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News for Norther Colorado and the world

Wednesday, October 22, 2014

Earthsky Tonight, February 10, 2010: You need a dark sky to see Eridanus

Courtesy of EarthSky
A Clear Voice for Science
www.EarthSky.org


10feb10 430 Earthsky Tonight, February 10, 2010: You need a dark sky to see Eridanus
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Here is one of the sky’s most graceful and beautiful constellations, if you have access to a very dark sky. You won’t see this one from the city, or even the suburbs.

Eridanus the River begins near the star Rigel in the constellation Orion. It wells up in a great loop before ambling back down toward the southern horizon.

Eridanus is one of the longest and faintest constellations. It’s variously said to represent the Nile, Euphrates or the River Po. It’s also sometimes called the River of Orion. From most of the U.S., the River disappears below the southern horizon. However, if you live at a very southerly latitude in the U.S. you can see a special sight: the star that represents the end of the River. This star is named Achernar.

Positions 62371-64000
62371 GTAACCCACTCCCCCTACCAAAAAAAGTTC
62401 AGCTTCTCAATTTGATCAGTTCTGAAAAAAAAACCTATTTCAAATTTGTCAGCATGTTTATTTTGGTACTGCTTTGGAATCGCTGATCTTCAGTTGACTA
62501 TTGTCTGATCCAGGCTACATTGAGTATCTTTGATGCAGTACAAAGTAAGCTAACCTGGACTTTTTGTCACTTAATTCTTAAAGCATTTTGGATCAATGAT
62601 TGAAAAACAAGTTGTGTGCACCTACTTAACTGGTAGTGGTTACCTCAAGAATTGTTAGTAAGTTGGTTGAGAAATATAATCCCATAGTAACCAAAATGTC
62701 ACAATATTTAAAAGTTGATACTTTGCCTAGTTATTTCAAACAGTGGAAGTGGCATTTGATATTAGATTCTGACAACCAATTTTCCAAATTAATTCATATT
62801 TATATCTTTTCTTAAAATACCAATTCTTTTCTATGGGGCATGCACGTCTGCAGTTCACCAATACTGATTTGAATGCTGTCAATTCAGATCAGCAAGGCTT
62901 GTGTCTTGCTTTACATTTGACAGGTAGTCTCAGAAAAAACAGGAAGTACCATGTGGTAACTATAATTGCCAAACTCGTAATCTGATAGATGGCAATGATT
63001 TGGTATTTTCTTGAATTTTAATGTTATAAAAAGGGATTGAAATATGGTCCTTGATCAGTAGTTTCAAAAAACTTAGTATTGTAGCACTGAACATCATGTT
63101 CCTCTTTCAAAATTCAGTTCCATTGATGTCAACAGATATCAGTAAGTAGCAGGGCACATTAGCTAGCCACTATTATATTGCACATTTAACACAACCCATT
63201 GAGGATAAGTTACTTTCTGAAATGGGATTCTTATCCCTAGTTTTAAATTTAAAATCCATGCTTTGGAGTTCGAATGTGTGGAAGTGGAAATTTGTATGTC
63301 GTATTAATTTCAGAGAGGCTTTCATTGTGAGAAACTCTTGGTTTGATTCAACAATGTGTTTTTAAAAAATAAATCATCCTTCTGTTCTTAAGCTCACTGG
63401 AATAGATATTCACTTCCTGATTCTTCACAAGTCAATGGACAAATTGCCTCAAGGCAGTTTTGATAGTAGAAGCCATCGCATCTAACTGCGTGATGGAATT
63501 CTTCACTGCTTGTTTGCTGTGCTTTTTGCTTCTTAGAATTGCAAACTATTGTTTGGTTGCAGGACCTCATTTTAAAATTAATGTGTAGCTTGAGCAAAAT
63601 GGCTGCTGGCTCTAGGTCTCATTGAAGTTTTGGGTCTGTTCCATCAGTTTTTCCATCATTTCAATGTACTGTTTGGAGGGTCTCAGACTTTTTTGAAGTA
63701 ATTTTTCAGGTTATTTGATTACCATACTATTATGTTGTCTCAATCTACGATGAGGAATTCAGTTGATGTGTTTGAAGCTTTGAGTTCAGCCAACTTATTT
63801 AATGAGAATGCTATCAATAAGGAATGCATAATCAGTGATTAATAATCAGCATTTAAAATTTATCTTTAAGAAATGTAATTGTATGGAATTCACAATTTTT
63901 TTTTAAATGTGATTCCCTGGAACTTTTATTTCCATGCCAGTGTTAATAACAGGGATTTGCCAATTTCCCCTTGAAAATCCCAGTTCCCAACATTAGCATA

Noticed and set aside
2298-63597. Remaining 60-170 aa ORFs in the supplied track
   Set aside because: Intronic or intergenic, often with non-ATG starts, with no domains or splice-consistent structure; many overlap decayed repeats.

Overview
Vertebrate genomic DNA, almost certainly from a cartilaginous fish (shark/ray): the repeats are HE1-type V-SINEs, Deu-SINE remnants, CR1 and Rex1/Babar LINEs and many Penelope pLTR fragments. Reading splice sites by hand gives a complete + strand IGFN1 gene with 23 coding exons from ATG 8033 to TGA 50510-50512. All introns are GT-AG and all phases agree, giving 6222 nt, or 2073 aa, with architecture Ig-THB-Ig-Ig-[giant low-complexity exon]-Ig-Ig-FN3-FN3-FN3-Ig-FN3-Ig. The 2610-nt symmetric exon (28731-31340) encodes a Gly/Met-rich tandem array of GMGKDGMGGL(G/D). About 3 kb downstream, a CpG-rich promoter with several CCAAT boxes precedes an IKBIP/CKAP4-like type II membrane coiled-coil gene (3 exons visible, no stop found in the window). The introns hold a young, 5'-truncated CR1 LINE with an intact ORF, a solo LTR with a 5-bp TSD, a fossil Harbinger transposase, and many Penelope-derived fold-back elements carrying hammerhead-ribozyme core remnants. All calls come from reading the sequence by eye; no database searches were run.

Achernar is the ninth brightest star in the heavens. It is about the same brightness as Rigel, the most brilliant star in the constellation Orion, which ranks 7th.

Written by Deborah Byrd

Other Links:

Sky and Telescope

National Geographic

Space Com

Amazing Space

The York County Astronomical Society

Scope City

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